Palo Alto Weekly

Sports - October 7, 2011

UCLA-Stanford more than a soccer showdown

by Rick Eymer

Paul Ratcliffe knows a thing or two about the UCLA women's soccer program. After all, he was there when it all began.

The current Stanford coach, however, won't have any awkward moments when the top-ranked Cardinal (11-0-1, 3-0) hosts USC (3-9, 0-3) on Friday night at 7 p.m. and the second-ranked Bruins (10-0-1, 3-0) on Sunday at 1 p.m.

Sunday's UCLA match will feature several of the top young players in the sport. The Bruins feature Team USA World Cup member Sydney Leroux, while Stanford's Alina Garciamendez and Teresa Noyola, who was named for the Lowe's Senior CLASS Award, represented Team Mexico at the World Cup.

Sacred Heart Prep graduate Abby Dahlkemper has started all 11 games as a defender for the Bruins. She has an assist, and has taken eight shots, four on goal. She was named to the all-tournament team at the Tennessee Lady Vol Classic in late August.

Geena Graumann, a former high school teammate of Dahlkemper's, is a midfielder for the Women of Troy. She has appeared in five matches.

Ratcliffe no longer knows any of the players, he's committed to Stanford and guiding it, hopefully, to a national championship.

There was a time, though, when Ratcliffe took over the head job at St. Mary's, when he would be coaching against players he recruited, and the occasional "Go Blue" would escape from his throat.

Ratcliffe played for the Bruins' men's national championship team in 1990 as a sophomore. In 1993, he was in his fifth-year at the school, and was serving as a graduate assistant.

That's when UCLA started its women's program and then-men's coach Sigi Schmid urged him to help the women's team instead "of kicking the ball around with the men's team," Ratcliffe said. "I had just graduated so it was difficult to be coaching the guys I played with. The women's team needed more help anyway and I would take a more active coaching role."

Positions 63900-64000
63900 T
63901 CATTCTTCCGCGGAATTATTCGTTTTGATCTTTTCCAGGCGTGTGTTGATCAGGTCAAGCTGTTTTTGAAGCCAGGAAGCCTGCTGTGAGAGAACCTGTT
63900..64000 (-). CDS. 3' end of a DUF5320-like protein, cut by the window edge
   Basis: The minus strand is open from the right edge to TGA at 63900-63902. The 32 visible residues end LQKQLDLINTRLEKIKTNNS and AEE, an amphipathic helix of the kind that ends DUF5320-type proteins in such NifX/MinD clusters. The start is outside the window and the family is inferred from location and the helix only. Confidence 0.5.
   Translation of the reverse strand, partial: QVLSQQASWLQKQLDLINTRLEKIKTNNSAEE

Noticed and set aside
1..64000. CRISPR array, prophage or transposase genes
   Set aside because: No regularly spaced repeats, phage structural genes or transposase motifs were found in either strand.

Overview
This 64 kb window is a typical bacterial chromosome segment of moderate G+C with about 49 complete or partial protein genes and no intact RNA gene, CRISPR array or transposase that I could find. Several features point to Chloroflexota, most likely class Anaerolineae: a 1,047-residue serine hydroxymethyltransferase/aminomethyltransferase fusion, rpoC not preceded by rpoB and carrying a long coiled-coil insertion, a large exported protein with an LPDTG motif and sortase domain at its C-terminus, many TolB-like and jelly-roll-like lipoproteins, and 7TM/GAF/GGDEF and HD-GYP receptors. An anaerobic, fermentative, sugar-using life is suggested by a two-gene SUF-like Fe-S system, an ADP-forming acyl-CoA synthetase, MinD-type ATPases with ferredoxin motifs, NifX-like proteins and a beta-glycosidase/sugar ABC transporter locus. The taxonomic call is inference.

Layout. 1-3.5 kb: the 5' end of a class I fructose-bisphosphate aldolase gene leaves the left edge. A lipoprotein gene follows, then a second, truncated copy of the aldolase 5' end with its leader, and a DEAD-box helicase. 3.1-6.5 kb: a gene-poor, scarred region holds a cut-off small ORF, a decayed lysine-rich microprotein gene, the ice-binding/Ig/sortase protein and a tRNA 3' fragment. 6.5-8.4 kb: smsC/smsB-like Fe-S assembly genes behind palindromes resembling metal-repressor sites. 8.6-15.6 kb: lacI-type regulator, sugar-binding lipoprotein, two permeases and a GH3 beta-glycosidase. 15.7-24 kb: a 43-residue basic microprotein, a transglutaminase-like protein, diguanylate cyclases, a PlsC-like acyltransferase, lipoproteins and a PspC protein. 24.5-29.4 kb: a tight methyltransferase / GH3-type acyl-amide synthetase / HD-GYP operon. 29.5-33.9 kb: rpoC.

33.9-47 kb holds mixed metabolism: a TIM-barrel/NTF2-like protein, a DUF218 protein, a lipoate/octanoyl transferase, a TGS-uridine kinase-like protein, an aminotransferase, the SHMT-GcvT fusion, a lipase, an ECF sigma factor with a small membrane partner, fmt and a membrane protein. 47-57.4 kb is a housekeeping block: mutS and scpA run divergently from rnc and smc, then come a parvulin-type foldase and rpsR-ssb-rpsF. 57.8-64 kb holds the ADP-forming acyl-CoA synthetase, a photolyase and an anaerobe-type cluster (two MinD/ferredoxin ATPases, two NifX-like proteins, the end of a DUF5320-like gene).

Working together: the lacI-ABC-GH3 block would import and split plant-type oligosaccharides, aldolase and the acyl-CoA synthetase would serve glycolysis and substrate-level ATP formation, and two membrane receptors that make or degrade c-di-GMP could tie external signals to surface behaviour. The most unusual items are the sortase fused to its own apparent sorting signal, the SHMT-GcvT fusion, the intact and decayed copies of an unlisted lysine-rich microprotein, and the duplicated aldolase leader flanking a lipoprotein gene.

At the time, Ratcliffe said it was a way to help make ends meet and stay involved with the sport. He still held aspirations of playing professionally, and spent a year playing for the Anaheim Splash and Los Angeles United in the professional indoor league.

The next year, women's coach Joy Fawcett asked him to return to help the Bruins.

"I didn't realize it at the time that it was leading to a career," Ratcliffe said. "I worked camps for Sigi to make some extra money."

Ratcliffe was named UCLA's interim coach when Fawcett announced her retirement following the 1997 season, and that's when he made the decision to pursue a coaching career and give up playing professionally.

It has clearly worked in his favor.

He never got the chance to coach a match as the head coach at UCLA but it did help land him his first head coaching job at St. Mary's.

"I didn't know anything about the school or the area," Ratcliffe said. "My wife (Amy) is from the area (San Jose) and sold me on it."

He was hired at Stanford in 2003 and has brought the Cardinal to the verge of its first championship the past three years.

"I knew Stanford was one of the best programs in the country," Ratcliffe said. "I knew that from my UCLA days and I was lucky enough to get the opportunity. I give the players all the credit. You need great players to have a great team."

Stanford hasn't missed a beat this year, even after losing the last two national player of the year honorees. That's because it seems a new class of recruits steps into the voids left behind.

This year it's freshman Che Obagagu, who has seamlessly taken a leading role for the Cardinal. She's also helped ease the pain of losing forward-defender Courtney Verloo for the majority of the season.